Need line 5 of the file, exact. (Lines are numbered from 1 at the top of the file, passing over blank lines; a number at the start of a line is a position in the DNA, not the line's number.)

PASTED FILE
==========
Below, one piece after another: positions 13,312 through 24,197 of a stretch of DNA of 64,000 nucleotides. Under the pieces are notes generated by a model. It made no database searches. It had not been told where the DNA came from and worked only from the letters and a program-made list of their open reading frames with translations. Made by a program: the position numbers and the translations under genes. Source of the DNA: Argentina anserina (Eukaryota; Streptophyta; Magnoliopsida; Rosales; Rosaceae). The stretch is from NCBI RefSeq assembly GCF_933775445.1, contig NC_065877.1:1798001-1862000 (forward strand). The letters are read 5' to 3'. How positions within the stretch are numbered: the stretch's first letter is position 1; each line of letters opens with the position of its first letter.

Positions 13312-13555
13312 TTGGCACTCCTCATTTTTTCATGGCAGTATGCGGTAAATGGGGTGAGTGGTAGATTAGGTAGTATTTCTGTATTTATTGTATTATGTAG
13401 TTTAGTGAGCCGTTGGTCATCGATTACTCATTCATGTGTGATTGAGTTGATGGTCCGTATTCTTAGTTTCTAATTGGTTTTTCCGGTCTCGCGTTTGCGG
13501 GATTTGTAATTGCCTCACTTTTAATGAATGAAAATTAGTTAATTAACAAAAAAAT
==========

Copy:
13501 GATTTGTAATTGCCTCACTTTTAATGAATGAAAATTAGTTAATTAACAAAAAAAT